Chapter 4: Watershed, Climate, and Lake Level Manipulations
Rebecca L. Schneider, Marilyn S. Mayer, and Travis C. Hall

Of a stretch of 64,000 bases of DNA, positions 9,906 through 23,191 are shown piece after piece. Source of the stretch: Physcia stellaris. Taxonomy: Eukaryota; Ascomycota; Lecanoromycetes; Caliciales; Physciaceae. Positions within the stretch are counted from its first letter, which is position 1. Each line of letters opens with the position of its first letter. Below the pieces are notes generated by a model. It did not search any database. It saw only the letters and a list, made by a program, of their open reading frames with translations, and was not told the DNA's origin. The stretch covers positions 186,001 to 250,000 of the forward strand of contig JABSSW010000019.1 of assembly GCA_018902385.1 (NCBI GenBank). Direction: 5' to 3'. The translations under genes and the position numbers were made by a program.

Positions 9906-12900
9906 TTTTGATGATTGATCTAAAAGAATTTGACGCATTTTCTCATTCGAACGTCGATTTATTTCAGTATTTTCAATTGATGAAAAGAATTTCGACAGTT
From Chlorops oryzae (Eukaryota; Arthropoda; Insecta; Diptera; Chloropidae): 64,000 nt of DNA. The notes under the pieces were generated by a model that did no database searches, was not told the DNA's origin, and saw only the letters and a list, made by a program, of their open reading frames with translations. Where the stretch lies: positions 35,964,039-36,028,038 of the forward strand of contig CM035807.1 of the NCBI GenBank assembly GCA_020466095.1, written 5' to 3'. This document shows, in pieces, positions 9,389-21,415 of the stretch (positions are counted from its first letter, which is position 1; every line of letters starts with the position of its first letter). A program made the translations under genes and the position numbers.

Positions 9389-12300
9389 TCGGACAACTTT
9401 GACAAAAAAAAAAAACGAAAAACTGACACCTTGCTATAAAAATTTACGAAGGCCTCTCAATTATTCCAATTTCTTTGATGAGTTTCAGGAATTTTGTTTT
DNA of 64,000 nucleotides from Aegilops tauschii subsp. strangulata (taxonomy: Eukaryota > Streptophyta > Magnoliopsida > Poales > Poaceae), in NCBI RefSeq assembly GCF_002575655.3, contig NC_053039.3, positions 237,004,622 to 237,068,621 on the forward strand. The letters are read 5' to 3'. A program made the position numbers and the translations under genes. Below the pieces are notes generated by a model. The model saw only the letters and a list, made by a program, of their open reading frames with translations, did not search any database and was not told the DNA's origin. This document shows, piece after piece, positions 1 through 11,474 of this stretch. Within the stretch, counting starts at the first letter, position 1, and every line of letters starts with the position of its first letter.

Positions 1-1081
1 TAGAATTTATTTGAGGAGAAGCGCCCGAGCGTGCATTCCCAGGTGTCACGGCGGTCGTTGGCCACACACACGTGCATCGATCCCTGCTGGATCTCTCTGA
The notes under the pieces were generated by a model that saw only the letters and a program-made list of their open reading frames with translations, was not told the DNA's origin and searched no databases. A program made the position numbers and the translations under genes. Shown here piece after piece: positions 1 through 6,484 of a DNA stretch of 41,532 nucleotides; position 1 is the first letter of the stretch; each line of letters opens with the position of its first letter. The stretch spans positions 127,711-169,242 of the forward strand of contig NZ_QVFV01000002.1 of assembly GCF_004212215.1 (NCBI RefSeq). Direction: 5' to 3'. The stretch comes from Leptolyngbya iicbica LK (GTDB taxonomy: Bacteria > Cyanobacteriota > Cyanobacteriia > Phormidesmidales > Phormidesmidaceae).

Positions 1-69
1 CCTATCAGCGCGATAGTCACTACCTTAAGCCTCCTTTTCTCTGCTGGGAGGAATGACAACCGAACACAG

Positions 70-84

Oneida Lake is the literal and symbolic centerpiece of its 3,579 km2 watershed, neatly dissecting it into northern and southern halves (Figure 1). The two resulting drainage basins are roughly equal in size and similar in geological origin but differ considerably in climatological characteristics and land cover patterns. As a result they exert very different influences on Oneida Lake. Understanding how the two halves of the watershed differ and how they interact to influence the Oneida Lake ecosystem is critical for a thorough understanding of the lake’s ecology. In addition, Oneida Lake is uniquely positioned both at the eastern border of the Finger Lakes–Lake Ontario watershed and the western edge of the Mohawk–Hudson River Valley system (Jackson Chapter 3). Thus situated, it has provided an important bridge that facilitates the movement of humans, cargo, and organisms from the Atlantic Ocean to the midwestern United States and from the Great Lakes inland. Past and current management practices, especially canal and dam construction and lake level management, have resulted in significant impacts on Oneida Lake’s ecology and environment. Understanding the influences of these practices is important for the development of sound management strategies to ensure the long-term sustainability of Oneida Lake and, as the heart of the watershed, to the economic vitality of the surrounding communities.